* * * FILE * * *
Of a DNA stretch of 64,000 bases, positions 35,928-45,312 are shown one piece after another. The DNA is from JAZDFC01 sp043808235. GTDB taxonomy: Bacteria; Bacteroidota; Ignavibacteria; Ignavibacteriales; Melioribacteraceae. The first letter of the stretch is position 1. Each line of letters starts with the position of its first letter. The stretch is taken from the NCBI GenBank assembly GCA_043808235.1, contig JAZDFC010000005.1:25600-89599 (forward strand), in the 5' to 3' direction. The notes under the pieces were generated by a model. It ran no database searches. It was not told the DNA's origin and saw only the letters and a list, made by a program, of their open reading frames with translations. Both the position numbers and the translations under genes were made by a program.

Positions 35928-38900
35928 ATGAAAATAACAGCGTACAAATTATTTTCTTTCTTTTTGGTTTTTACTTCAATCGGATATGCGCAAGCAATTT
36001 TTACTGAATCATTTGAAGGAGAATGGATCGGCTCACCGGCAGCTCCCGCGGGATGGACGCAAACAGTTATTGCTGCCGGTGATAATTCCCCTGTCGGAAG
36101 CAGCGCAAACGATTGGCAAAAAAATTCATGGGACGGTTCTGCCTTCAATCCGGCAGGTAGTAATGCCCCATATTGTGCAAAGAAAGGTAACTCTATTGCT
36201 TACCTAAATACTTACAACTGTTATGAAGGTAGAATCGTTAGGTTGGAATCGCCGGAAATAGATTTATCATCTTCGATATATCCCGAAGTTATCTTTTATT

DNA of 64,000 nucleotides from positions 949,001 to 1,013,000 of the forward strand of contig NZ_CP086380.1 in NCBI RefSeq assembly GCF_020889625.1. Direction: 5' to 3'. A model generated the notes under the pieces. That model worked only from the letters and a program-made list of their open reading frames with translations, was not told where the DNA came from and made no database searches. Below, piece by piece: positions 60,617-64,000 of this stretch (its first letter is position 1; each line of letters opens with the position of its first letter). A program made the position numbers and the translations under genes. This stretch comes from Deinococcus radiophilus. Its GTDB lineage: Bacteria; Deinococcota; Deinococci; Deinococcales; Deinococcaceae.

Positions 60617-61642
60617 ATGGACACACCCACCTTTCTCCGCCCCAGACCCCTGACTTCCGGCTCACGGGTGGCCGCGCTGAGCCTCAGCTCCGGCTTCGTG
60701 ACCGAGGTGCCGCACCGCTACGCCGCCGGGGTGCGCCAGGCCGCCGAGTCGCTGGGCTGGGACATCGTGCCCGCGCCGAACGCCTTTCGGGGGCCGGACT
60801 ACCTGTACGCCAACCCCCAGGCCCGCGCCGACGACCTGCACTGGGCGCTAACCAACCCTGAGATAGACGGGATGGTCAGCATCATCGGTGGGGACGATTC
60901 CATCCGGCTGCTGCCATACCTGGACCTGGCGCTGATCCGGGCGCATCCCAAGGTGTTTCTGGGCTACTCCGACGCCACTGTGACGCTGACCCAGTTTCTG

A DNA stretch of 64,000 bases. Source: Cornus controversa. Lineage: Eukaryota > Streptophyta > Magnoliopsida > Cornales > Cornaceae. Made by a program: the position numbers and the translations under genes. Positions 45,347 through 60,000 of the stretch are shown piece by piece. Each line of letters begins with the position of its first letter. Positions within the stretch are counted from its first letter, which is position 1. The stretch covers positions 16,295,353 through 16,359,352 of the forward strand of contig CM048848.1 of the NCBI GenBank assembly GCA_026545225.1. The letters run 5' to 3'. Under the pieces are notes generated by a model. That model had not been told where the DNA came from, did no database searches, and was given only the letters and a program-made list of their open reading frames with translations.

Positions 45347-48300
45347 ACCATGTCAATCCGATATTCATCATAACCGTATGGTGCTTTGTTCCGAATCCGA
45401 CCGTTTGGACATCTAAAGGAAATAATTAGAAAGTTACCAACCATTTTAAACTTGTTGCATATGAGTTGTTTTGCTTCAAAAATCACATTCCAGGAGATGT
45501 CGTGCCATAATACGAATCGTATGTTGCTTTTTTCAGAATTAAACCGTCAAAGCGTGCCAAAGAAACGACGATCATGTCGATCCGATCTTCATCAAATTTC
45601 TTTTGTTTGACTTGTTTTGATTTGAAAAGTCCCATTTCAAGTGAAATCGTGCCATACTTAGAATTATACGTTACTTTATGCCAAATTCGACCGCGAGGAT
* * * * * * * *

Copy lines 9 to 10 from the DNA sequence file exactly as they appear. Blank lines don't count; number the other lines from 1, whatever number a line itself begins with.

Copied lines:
60617 ATGGACACACCCACCTTTCTCCGCCCCAGACCCCTGACTTCCGGCTCACGGGTGGCCGCGCTGAGCCTCAGCTCCGGCTTCGTG
60701 ACCGAGGTGCCGCACCGCTACGCCGCCGGGGTGCGCCAGGCCGCCGAGTCGCTGGGCTGGGACATCGTGCCCGCGCCGAACGCCTTTCGGGGGCCGGACT